In sum, using the pivotal Chinese cultural symbol, “the first diagram of China”—the Taiji diagram—as a prototype, based on the classic cosmic view and the thought on human nature of traditional Chinese Confucianism (Qian, 2011, p. 35–36), this paper constructs an implicit self-model with more explanatory power for the self-structure, self-development process, and realms of person-making of Chinese people under the influence of Confucian culture. And the meanings of using Taiji diagram as the prototype of self are: (1) indicating that the general self-structure of Chinese people likes a pancake but not an iceberg or sandwich as Freud put forward; (2) manifesting that the development and the transformation of Chinese self are autonomously dynamic and dispense with an outside driving object (like god); and (3) conforming to the representative Chinese Yin-Yang thinking mode.

The Chinese Self-Centrism and Structure of the Taiji Model of Self

Western Individualism and Chinese Self-Centrism

In the study of Western and Eastern self in cultural psychology, the Western self is often considered as a one-fold “self,” that is, an individual-oriented, independent self; on the contrary, the Chinese or even East Asian self under the influence of Confucianism is regarded as a relationship-oriented and interdependent self that contains others besides the individual (Zhu et al., 2007; Talhelm et al., 2014; Zhu and Ng, 2017, p. 45–64). As a matter of fact, the self-structure involved in culture is not so simple.

From the perspective of species subjectivity, the development process of the Chinese self is not only the development process of the Chinese individual moral self, but also the evolution of the self-concept in Chinese history. According to the glyph semantic analysis of the Chinese character “我” (wo, self) in the inscriptions on bones or tortoise shells of the Shang Dynasty, the origin of Chinese characters, it is not difficult to find that the self-concept of the Chinese in the pre-Qin period was limited to the meaning of one's own self and just about the individual, which is the most primitive meaning of self (Yang, 2006; Wang and Zheng, 2015, p. 75–58). Even though in the Spring and Autumn Period and the Warring States Period, the celebrated Yangism, represented by Yang Zhu, still strongly advocated individualism and stated that “If everyone does not harm a single hair, and if everyone does not benefit the world, the world will be well-governed of itself. Everyone should mind their own business, neither giving nor taking from others, and be content with what he has, and in that way, one will be happy and also contribute to the welfare of the world” (Yang, 2016, p. 242–243). This shows that the self-concepts in both the East and West are consistent in their historical origins (Wang, in press). However, the Chinese self-concept followed a different path away from the Western self-concept since the rise of Confucianism in the late Eastern Zhou Dynasty as well as its adoption as the official ideology in the Han Dynasty. In particular, the “Three Cardinal Guides and Five Constant Virtues” ideology based on the interpersonal ethical relationship laid the foundation for the moral pursuit of “growing the large self and restraining the small self” in Confucianism for more than 2,000 years (Hwang, 2018b). Consequently, the transformation of the self-concept marks the transition and shaping of Chinese culture (Wang and Zheng, 2015, p. 75–81; Wang, 2018).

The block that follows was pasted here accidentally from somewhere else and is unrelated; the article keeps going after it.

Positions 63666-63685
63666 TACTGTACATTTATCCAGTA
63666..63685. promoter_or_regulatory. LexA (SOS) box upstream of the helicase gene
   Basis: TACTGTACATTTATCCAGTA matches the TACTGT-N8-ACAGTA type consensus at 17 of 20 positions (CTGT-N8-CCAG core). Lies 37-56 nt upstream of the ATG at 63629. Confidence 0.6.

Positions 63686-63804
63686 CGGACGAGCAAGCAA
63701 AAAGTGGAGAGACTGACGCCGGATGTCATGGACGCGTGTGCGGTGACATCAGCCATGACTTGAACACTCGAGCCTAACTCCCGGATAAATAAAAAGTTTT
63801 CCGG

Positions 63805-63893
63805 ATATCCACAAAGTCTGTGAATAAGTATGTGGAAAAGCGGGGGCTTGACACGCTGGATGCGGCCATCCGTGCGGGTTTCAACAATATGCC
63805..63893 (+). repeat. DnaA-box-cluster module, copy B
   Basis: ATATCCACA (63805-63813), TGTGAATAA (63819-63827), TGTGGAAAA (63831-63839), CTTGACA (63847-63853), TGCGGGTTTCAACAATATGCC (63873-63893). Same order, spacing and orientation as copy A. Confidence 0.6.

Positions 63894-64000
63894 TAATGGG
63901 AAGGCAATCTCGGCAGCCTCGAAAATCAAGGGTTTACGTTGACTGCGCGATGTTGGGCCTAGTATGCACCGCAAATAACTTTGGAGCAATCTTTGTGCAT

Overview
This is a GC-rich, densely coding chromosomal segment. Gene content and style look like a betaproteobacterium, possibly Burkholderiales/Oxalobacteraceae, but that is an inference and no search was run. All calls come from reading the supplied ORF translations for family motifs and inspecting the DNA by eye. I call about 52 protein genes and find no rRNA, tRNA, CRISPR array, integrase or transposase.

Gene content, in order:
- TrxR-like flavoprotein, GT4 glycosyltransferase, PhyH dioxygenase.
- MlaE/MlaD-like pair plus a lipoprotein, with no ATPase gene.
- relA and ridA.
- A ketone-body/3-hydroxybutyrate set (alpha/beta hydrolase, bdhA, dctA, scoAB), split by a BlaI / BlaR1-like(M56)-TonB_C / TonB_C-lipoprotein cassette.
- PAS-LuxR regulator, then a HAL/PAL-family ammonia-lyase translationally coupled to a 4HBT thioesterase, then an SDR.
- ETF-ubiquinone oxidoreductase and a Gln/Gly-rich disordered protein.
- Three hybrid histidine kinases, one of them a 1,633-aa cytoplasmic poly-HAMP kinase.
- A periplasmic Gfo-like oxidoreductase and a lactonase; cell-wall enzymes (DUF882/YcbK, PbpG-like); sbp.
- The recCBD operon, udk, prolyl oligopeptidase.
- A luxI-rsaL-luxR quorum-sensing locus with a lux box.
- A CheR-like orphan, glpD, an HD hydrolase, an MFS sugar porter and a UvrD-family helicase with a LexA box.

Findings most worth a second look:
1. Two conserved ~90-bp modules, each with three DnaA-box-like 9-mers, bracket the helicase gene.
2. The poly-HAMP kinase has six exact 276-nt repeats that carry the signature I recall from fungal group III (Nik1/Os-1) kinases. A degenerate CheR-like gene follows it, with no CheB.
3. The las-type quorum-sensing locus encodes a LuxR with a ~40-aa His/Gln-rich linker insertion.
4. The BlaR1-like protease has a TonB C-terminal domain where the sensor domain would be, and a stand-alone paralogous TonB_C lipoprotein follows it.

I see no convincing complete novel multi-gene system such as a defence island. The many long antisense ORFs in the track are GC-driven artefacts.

From the perspective of entity, no matter in what kind of culture, various levels of self-structure, consisting of independent self-regions belonging to individual categories and interdependent self-regions belonging to different levels of relations in social categories, coexist within every single person. A specific self-structure is activated according to the situation (Yang and Lu, 2009, p. 87–110; Markus and Kitayama, 2010). In Chinese culture, the self-model shaped by Confucian tradition does not simply emphasize sociality and collectiveness. The real embodiment of self-structure is the differential mode of association and hierarchical spread represented by “推己及人, (tui ji ji ren),” which means extending oneself out to others. In this ideological tradition, individuation has not been ignored but has been put in the central position in the structure of self. Compared with Western “individualism,” this tradition is regarded as Chinese “Self-centrism” (Fei, 2008, p. 25–34).

Dialectics vs. Yin-Yang

In recent years, the interpretation and discussion of Chinese “Self-centrism” has become increasingly abundant. Spencer-Rodgers et al. (2009) put forward the “dialectical self” view based on an empirical comparison between Chinese and American subjects, and revealed the contradictory, changeable, and holistic nature of the Chinese self-concept. However, the concept of “dialectic” used to define self is actually generated from Western essentialism and dualism, which is quite different from the non-essential characteristics of Chinese traditional philosophy (Yang, 2006; Zhu and Ng, 2017, p. 97–130). Yang Chung-Fang analyzed the difference between the Yin-Yang model and this dialectical model and then put forward the “Yin-Yang self-mode” on the basis of the “Yin-Yang thinking mode,” which preliminarily described the structure of Yin-Yang in the Chinese self. However, as her main purpose was to explore the Yin-Yang thinking mode, she did not further discuss the interaction and mutual transformation between the large self (da wo) and the small self (xiao wo) based on Yin-Yang theory, and did not touch the concept of “Taiji (太極),” which is the top-level concept of Yin-Yang and symbolizes the root of Chinese philosophy. It is also worth discussing some other points, such as regarding the relationship between the large self and the small self as a whole and part as well as equating the small self to the individual self (Yang, 2006; Wang and Zheng, 2015, p. 79–82). On the basis of these psychological theories or viewpoints, considering the self-view and the worldview in each culture are often on a continuous line, the “Taiji diagram” (diagram of the universe) in Chinese traditional cosmology could be taken as a key to unlock the mystery of the Chinese self.